Meeting News Coverage

Type of bone grafting material for TLIF had little effect on fusion rates

LYON, France — Two groups of patients who underwent 1-level or 2-level transforaminal lumbar interbody fusion with either autologous iliac crest bone or an equal amount of local bone mixed with synthetic hydroxylapatite achieved similar clinical and radiographic outcomes through the 12-month follow-up, according to data presented here.

According to Nicolas H. Von der Hoeh, MD, who presented the findings at the EuroSpine Annual Meeting, there are limited clinical data about results of mixing equal parts of autologous bone and the synthetic hydroxylapatite bone compared to iliac crest bone graft (ICBG), which is the gold standard.

In the prospective, randomized, single-blinded study, Von der Hoeh and colleagues studied 40 patients who had degenerative lumbar pathologies. Group A received a 10 mL volume of ICBG and group B received a 5 mL volume of autologous bone from their bony decompression and 5 mL of the synthetic bone. Investigators uses bony fusion on X-ray and lumbar CT scans as the primary endpoint. At the follow-up appointments 6 weeks, 6 months and 12 months after surgery, they evaluated secondary variables in the patients, which included donor site morbidity and clinical outcomes with the VAS, Oswestry Disability Index (ODI) and SF-36 scores.

“We see similar results between group A and group B in fusion rate and also on the X-ray and on CT scan, and there was no difference — no significant difference — in the clinical outcomes, and we see a good decrease of the VAS and ODI,” Von der Hoeh said.

Both groups of patients experienced some complications, such as one instance each of wound infection and cage subsidence in group A and persistent pain reported by two patients in group B.

“We can say that a mix can be used for one or two levels of spondylodesis to avoid donor site morbidity,” Von der Hoeh said.

The small sample size used was one of the study’s weaknesses and it may have affected the ability to detect differences between the groups beyond what the investigators found, Von der Hoeh said. He and his colleagues hope to conduct a similar study with more patients who are followed up for 2 years. – by Susan M. Rapp

Reference:

Von der Hoeh NH. Paper #QF57. Presented at: EuroSpine Annual Meeting; Oct. 1-3, 2014; Lyon, France.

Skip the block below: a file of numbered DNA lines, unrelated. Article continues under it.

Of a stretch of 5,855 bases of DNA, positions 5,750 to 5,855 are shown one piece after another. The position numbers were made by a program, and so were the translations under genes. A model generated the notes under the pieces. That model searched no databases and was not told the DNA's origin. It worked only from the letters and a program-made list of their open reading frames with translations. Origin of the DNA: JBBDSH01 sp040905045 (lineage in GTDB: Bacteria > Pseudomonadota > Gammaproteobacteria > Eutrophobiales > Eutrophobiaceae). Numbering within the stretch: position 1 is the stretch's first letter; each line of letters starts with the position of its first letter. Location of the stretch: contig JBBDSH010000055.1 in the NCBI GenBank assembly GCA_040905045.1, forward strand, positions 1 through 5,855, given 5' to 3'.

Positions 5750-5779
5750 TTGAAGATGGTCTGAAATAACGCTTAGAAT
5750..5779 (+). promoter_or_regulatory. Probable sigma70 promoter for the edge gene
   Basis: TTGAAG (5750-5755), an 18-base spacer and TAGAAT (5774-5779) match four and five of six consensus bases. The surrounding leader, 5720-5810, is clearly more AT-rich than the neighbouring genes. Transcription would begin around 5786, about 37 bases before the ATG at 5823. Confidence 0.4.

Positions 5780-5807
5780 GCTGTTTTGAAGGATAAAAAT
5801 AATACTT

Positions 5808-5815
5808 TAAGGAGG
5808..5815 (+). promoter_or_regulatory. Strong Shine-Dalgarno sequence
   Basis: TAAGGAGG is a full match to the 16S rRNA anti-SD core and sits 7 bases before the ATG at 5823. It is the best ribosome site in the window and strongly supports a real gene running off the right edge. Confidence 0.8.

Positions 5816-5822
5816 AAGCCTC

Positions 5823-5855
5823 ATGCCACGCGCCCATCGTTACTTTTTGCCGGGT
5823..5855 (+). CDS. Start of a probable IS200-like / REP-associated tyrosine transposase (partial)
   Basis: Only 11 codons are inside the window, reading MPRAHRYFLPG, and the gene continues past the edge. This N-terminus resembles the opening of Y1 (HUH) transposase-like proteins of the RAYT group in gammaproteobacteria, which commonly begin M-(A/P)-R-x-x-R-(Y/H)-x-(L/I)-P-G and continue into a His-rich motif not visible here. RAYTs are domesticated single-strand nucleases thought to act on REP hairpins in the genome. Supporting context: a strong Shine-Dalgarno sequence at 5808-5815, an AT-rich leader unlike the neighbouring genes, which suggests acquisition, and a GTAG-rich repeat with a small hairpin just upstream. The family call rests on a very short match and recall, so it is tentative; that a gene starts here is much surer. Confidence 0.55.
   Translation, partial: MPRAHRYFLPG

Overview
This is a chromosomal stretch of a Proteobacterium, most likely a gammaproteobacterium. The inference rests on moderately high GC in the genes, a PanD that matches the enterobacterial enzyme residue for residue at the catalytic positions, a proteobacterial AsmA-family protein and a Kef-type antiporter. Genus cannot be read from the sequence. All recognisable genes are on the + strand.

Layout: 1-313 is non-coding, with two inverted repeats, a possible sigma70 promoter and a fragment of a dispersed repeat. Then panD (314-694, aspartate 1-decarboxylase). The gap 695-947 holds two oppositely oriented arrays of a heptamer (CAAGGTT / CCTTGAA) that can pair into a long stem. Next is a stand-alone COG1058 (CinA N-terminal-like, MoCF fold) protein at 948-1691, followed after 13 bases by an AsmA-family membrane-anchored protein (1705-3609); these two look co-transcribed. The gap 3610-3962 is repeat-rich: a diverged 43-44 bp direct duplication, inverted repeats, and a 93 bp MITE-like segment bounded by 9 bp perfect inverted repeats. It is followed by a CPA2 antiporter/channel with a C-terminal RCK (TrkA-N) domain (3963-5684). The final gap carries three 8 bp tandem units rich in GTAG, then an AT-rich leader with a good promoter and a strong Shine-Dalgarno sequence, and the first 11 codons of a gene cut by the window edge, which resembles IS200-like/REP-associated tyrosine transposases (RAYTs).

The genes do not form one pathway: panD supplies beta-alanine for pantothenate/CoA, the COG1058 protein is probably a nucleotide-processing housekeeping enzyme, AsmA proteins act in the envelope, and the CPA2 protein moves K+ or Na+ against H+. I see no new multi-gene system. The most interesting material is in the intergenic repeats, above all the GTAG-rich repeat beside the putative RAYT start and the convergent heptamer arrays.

Disclosure: The study was supported by Medtronic.

LYON, France — Two groups of patients who underwent 1-level or 2-level transforaminal lumbar interbody fusion with either autologous iliac crest bone or an equal amount of local bone mixed with synthetic hydroxylapatite achieved similar clinical and radiographic outcomes through the 12-month follow-up, according to data presented here.

According to Nicolas H. Von der Hoeh, MD, who presented the findings at the EuroSpine Annual Meeting, there are limited clinical data about results of mixing equal parts of autologous bone and the synthetic hydroxylapatite bone compared to iliac crest bone graft (ICBG), which is the gold standard.

In the prospective, randomized, single-blinded study, Von der Hoeh and colleagues studied 40 patients who had degenerative lumbar pathologies. Group A received a 10 mL volume of ICBG and group B received a 5 mL volume of autologous bone from their bony decompression and 5 mL of the synthetic bone. Investigators uses bony fusion on X-ray and lumbar CT scans as the primary endpoint. At the follow-up appointments 6 weeks, 6 months and 12 months after surgery, they evaluated secondary variables in the patients, which included donor site morbidity and clinical outcomes with the VAS, Oswestry Disability Index (ODI) and SF-36 scores.

“We see similar results between group A and group B in fusion rate and also on the X-ray and on CT scan, and there was no difference — no significant difference — in the clinical outcomes, and we see a good decrease of the VAS and ODI,” Von der Hoeh said.

Both groups of patients experienced some complications, such as one instance each of wound infection and cage subsidence in group A and persistent pain reported by two patients in group B.

“We can say that a mix can be used for one or two levels of spondylodesis to avoid donor site morbidity,” Von der Hoeh said.

The small sample size used was one of the study’s weaknesses and it may have affected the ability to detect differences between the groups beyond what the investigators found, Von der Hoeh said. He and his colleagues hope to conduct a similar study with more patients who are followed up for 2 years. – by Susan M. Rapp

Reference:

Von der Hoeh NH. Paper #QF57. Presented at: EuroSpine Annual Meeting; Oct. 1-3, 2014; Lyon, France.

Disclosure: The study was supported by Medtronic.

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